Pressure Washing Your Home
Contrary to popular belief, a pressure washer is not a magic wand. Many home owners spend money on the purchase of a new pressure washer to clean the exterior of their homes, only to be disappointed with the results.
It’s not the fault of the pressure washer, but in the technique of how it’s being used. The wand on the pressure washer must be used correctly in order to achieve the results desired. Follow these helpful tips so you can have the cleanest house on the block.
Gas or Electric?
A typical electric model will not have enough pressure to clean a house unless the house is small, not very dirty, or depending on your local environment and structure. Electric models are best for car or boat washing.
Gas is your best bet, but, even then, you have to make sure it has the power needed to get the job done. The power of each pressure washer is measured in cleaning units. A house washing job will need a pressure washer that has around 6,000 cleaning units to be effective. Professional house washers usually have models that have 16,000 cleaning units so they will have the power to blast away anything they encounter.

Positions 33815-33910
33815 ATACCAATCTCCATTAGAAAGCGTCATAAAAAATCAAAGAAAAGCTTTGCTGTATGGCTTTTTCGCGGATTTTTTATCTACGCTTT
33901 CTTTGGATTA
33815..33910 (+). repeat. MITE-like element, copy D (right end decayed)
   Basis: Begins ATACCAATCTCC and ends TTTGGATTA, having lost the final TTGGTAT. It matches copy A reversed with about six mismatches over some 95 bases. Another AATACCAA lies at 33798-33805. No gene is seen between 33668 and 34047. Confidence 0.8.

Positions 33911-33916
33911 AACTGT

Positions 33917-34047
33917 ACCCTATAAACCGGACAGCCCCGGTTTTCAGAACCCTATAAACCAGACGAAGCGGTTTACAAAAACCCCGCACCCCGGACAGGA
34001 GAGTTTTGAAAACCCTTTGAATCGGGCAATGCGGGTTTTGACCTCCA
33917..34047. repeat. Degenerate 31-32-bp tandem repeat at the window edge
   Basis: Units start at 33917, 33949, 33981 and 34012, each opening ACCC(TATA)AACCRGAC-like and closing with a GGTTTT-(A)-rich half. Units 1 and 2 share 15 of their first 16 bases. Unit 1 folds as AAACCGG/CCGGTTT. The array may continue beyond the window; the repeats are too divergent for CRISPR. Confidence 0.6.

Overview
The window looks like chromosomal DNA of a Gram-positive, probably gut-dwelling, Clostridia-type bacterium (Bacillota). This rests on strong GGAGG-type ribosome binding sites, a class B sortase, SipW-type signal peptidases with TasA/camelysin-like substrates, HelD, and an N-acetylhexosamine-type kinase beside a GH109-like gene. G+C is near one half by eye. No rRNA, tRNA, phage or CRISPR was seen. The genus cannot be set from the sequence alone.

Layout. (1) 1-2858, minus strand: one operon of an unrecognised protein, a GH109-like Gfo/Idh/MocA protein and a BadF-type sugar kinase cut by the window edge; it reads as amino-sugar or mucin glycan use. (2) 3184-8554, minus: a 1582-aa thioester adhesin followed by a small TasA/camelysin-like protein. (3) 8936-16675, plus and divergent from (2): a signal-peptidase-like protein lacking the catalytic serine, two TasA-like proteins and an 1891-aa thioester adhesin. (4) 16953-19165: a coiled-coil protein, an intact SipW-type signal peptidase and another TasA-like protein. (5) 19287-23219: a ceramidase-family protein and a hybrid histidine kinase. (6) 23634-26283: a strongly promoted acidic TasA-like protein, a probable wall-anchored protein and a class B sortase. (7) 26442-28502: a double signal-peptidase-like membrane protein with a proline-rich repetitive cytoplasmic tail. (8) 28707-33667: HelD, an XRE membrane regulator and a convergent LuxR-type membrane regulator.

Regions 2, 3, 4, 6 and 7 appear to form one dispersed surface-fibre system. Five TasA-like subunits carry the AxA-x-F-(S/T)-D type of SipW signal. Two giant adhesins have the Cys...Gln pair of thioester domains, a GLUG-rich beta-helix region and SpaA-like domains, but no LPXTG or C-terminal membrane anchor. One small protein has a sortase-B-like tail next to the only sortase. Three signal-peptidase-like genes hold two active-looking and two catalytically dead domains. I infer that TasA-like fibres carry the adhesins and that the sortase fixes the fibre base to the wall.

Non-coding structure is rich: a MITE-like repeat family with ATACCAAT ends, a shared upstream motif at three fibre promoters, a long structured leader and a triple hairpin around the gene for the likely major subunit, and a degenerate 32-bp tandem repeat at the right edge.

The machine can’t do the job alone and often a little hand-work will be needed to get rid of all mold and stains.
You will need a spray bottle for small spots of mildew or a garden sprayer if the house has a lot of mold and mildew on the exterior. Fill your choice two-thirds full of hot water, finish filling almost to the top with bleach, then add a squirt of dish washing liquid.
Pre-treat the mold, mildew and tough stains by spraying the mixture on the stains and scrubbing with a nylon, non-abrasive bristle brush. Rinse spots with water from the garden hose.
Add a multi-purpose siding cleaner to your pressure washer and begin washing in small sections. Start out with the nozzle set at the widest fan pattern, and if that doesn’t give the desired results, narrow the fan pattern of the nozzle until it washes like you want it to.
Move the wand slowly from side to side, going from the bottom to the top. When rinsing, move the opposite way, top to bottom to ensure the best cleaning.